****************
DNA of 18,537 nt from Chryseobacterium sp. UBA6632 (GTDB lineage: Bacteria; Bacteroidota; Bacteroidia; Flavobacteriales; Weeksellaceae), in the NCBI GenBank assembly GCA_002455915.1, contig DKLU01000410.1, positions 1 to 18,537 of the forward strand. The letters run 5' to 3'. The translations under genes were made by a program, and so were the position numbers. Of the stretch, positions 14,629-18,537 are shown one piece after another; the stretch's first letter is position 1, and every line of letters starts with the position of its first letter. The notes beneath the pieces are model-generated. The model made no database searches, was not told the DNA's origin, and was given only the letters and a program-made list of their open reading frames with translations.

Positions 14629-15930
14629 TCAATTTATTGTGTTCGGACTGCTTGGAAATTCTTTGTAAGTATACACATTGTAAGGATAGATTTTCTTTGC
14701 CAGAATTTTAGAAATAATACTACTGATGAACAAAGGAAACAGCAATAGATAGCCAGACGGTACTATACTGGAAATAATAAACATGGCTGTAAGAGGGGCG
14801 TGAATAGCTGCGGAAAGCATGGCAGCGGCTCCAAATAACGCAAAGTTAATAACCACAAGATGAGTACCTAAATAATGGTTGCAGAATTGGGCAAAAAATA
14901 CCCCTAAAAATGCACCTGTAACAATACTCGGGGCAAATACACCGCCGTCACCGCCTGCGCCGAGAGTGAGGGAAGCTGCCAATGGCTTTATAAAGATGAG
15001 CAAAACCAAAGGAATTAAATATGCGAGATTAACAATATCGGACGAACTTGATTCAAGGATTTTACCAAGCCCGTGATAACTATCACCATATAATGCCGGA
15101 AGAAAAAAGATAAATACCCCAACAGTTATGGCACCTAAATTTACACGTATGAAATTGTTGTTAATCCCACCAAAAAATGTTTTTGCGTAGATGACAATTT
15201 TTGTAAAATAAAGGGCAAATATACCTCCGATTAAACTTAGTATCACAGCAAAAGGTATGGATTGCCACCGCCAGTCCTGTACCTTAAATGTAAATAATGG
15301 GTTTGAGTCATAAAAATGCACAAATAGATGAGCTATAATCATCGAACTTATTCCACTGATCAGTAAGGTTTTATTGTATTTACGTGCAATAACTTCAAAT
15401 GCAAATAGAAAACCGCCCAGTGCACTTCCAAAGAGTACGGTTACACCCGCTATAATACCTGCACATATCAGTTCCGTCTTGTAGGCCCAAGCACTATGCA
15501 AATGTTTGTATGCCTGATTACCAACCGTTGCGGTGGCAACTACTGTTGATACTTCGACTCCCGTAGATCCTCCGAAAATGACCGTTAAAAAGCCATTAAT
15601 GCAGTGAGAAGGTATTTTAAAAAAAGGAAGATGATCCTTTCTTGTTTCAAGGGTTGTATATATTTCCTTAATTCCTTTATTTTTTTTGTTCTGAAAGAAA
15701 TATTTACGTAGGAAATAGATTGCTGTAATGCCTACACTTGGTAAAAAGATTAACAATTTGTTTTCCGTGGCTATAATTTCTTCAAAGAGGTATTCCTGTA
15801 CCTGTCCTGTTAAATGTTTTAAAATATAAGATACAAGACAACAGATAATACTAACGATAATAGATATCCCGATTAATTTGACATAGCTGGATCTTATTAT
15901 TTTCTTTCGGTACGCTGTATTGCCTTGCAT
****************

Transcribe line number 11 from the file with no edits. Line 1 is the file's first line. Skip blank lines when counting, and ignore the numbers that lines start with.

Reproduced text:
15401 GCAAATAGAAAACCGCCCAGTGCACTTCCAAAGAGTACGGTTACACCCGCTATAATACCTGCACATATCAGTTCCGTCTTGTAGGCCCAAGCACTATGCA